Interview – David Frum

David Frum is the Senior Editor at The Atlantic and a CNN contributor. He serves also as chairman of the board of trustees of the leading UK center-right think tank, Policy Exchange. In 2001-2002, he served as speechwriter and special assistant to President George W. Bush where he famously coined the phrase ‘axis of evil’. In 2007-2008, he was a senior adviser to the Rudy Giuliani presidential campaign.

Where do you see the most exciting research and debates happening in your field?

The biggest debate in politics right now, not only in the United States but in all advanced countries: how to improve economic opportunities for middle-income workers in a globalizing world, beset by weakening families and challenged by intensifying diversity.

How has the way that you understand the world changed over time and what (or who)  has prompted the most significant shifts in your thinking?

The economic crisis of 2008-2009 – and the weak and slow recovery thereafter – forced me to re-imagine why advanced market economies need social insurance. Unemployment insurance, food stamps, and retirement security programs like Social Security – these saved millions from destitution at a time when the advice “just get another job” was literally impossible. To reverse an old saying of Irving Kristol’s, I’m now ready to give two cheers for the welfare state.

In a recent article for The Atlantic, you acknowledged that Canada had ‘lurched to the left’ by electing Justin Trudeau. Do you believe the Liberal Party won handily because their populist left message simply resonated, or was it rather Stephen Harper’s poor leadership that signalled his demise?

Stephen Harper’s leadership record was excellent, not poor. That’s not to say it was faultless, faultlessness is not a feasible standard in politics. But he got the big things right through a time of extreme global economic distress. Yet Canada too is shadowed by the anxieties of the middle class, and it was those anxieties that decided the election outcome.

What accounts for this lurching to the left, and why is left wing populism on the rise, not just in Canada, but also with Bernie Sanders in the U.S., as well as Jeremy Corbyn in the U.K.?

Right populism is rising too, and it may ultimately prove much more important. Remember, Jeremy Corbyn only won a party leadership contest. Meanwhile, movements like the French National Front, the Scottish Nationalists, Poland’s Law and Justice party are winning actual elections on programs that join defense of the existing welfare states to the assertion of national sovereignty.

In opposition to Jeremy Corbyn is Prime Minister David Cameron, whose very own Conservative Party recently won the U.K. general election. What can the Republican Party in the United States learn from the success of the Conservative Party in the U.K.?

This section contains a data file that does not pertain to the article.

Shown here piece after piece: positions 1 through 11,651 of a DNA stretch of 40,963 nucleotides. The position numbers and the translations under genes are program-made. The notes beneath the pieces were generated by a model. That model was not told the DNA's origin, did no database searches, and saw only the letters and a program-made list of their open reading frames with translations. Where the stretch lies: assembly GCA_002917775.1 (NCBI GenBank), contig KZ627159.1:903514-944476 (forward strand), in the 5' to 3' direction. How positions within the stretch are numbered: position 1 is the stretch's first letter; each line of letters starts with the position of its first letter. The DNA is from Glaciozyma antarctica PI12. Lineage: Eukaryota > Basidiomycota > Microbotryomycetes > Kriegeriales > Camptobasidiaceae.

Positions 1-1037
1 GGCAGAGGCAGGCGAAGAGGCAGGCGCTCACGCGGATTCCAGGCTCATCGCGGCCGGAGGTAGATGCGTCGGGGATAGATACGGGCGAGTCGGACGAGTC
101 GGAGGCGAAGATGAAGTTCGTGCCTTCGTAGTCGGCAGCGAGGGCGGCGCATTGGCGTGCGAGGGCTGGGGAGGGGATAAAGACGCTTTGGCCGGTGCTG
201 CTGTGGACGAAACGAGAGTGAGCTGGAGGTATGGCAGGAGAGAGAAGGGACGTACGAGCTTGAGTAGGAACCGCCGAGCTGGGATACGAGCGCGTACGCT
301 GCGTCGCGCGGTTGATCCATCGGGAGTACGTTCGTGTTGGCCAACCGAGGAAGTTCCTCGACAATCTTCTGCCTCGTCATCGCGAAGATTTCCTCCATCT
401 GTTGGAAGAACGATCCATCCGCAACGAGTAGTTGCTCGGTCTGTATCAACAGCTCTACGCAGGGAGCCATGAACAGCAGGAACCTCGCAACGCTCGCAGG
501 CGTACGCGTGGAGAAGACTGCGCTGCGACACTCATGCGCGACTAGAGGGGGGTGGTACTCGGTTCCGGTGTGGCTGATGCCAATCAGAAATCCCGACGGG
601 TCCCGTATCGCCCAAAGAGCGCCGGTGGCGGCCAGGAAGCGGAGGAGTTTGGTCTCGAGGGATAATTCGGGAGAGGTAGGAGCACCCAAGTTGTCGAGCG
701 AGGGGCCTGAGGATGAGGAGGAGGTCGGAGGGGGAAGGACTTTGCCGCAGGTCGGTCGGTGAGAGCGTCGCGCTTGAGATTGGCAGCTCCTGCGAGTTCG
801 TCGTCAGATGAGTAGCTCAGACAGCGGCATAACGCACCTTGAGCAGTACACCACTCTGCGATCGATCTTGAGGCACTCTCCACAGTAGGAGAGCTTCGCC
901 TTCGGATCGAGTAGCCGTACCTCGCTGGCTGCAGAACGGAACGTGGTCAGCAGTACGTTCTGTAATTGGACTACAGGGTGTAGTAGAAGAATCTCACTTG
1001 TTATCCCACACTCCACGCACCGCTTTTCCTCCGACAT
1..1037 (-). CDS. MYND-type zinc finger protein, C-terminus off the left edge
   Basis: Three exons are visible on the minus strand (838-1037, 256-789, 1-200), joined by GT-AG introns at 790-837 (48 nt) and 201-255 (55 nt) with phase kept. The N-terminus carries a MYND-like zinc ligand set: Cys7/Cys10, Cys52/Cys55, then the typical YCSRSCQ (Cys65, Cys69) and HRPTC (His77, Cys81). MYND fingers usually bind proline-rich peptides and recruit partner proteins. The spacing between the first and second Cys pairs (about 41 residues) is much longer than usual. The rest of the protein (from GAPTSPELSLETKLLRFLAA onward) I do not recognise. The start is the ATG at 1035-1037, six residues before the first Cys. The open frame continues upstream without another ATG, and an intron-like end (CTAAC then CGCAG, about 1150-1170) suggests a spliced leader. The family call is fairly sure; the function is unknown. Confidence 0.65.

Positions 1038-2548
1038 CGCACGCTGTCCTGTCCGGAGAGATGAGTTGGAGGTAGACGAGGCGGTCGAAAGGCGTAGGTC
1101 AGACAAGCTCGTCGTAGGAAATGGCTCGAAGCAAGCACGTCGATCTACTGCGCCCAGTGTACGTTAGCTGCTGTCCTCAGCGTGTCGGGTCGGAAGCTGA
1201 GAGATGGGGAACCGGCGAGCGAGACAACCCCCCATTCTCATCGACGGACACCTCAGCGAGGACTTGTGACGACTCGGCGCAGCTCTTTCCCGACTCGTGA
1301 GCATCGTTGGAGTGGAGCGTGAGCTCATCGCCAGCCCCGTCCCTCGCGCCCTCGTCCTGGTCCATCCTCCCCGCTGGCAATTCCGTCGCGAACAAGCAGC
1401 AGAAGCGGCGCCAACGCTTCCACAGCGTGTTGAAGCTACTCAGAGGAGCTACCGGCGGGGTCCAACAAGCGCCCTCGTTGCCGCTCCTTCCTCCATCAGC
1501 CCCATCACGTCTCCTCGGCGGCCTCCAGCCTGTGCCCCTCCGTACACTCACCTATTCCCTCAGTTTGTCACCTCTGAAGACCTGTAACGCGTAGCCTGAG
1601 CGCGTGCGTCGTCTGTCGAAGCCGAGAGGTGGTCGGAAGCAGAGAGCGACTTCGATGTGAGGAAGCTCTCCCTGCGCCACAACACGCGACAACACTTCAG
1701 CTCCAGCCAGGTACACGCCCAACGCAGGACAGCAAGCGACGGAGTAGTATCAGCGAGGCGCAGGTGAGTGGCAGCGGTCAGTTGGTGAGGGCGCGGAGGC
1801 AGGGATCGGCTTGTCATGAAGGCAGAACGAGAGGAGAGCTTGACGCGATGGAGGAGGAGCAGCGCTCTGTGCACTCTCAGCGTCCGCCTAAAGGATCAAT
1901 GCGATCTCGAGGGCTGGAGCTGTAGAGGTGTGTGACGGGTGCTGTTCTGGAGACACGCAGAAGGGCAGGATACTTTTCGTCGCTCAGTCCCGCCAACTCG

Join your defense of markets and lower taxes to a message of social modernization, economic inclusion, and environmental protection.

One potential contender for president is  Jeb Bush. Should Jeb defend his brother’s foreign policy record as president or attempt to brush off the Bush legacy as fervently as possible?

There is no good answer to this question. If Jeb Bush defends his brother, he turns this election into an argument about the past, not a program for the future – always a path to defeat. If Jeb Bush disavows his brother, he ignites a controversy that will consume and destroy him. This dilemma was eminently foreseeable. Indeed, it was foreseen. Which makes Jeb Bush’s decision to seek the presidency such a baffling decision.

What do you make of the state of the Republican Party when it appears that Donald Trump is topping many national polls and is certainly a contender for the Republican nomination?

I’ll have more to say about this in a long essay for The Atlantic, but here’s an advance glimpse: the Republican party has not done a good job championing the economic interests of its rank-and-file supporters. They want Medicare maintained and immigration restricted. With barely an exception, their leaders have offered the opposite. That’s a formula for mutiny.

Are you optimistic and confident that the Republican Party can recapture the White House come 2016?

Hopeful, but not confident.

It could be argued that both Democrat and Republican candidates have to appeal to the evolving public opinion of the day. In your former position as speechwriter for President George W. Bush, how much of the speechwriting process was influenced by public opinion?

Democracy is a never-ending contest to gain and mobilize consent. Every word a president says is necessarily directed to that end. Public opinion is always uppermost in mind.

What would you say is the most important advice for a young scholar in IR or a journalist just starting out?

Learn a second language and live at least a couple of years abroad.

This interview was conducted by James Resnick. James is an Associate Features Editor of E-IR.

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